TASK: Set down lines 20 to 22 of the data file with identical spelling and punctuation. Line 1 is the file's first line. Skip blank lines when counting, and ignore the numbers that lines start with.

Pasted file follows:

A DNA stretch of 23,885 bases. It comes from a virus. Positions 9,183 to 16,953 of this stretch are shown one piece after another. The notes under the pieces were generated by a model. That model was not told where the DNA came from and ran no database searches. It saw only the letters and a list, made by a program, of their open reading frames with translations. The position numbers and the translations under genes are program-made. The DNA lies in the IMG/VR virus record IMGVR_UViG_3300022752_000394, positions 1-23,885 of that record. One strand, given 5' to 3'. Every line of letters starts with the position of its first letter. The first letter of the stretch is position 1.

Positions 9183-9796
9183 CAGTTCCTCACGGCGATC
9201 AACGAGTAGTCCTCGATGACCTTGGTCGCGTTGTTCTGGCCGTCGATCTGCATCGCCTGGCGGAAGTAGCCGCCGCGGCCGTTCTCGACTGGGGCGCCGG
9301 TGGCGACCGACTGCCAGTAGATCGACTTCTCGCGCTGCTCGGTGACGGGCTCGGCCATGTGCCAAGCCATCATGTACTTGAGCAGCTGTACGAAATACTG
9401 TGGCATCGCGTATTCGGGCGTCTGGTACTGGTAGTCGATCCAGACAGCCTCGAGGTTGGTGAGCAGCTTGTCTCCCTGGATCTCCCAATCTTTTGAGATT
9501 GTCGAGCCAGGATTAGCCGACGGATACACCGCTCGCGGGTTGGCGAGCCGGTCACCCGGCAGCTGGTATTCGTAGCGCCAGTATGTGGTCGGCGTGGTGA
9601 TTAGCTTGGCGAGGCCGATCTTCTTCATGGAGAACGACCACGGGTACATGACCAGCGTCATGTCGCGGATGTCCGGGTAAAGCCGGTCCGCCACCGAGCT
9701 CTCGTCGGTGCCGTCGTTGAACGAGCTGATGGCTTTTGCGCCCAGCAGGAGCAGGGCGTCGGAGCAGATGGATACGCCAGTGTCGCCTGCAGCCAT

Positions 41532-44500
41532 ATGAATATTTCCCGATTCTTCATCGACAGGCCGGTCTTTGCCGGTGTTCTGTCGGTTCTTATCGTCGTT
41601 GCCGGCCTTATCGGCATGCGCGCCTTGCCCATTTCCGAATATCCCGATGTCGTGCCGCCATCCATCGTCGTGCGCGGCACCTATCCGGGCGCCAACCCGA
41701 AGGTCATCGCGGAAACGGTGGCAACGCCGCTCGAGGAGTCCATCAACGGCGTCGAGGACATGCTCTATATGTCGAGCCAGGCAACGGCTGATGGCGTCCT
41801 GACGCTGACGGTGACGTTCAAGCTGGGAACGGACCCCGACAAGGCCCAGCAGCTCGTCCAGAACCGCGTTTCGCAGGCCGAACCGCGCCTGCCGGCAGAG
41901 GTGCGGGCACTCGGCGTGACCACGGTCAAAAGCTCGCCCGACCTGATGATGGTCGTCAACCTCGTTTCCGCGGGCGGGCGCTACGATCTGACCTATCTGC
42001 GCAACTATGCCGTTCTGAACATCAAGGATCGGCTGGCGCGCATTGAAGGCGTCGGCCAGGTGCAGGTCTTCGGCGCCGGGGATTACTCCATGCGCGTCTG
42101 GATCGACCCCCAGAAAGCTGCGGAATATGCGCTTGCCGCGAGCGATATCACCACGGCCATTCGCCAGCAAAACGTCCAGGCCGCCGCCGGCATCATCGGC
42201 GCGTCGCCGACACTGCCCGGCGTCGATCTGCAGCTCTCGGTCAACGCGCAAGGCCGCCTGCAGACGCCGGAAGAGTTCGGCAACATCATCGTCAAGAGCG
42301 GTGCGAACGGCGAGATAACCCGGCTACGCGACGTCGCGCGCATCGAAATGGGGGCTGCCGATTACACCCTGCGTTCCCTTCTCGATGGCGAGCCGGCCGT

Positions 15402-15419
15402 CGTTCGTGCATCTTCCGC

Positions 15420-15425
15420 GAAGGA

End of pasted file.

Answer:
Positions 15402-15419
15402 CGTTCGTGCATCTTCCGC

Positions 15420-15425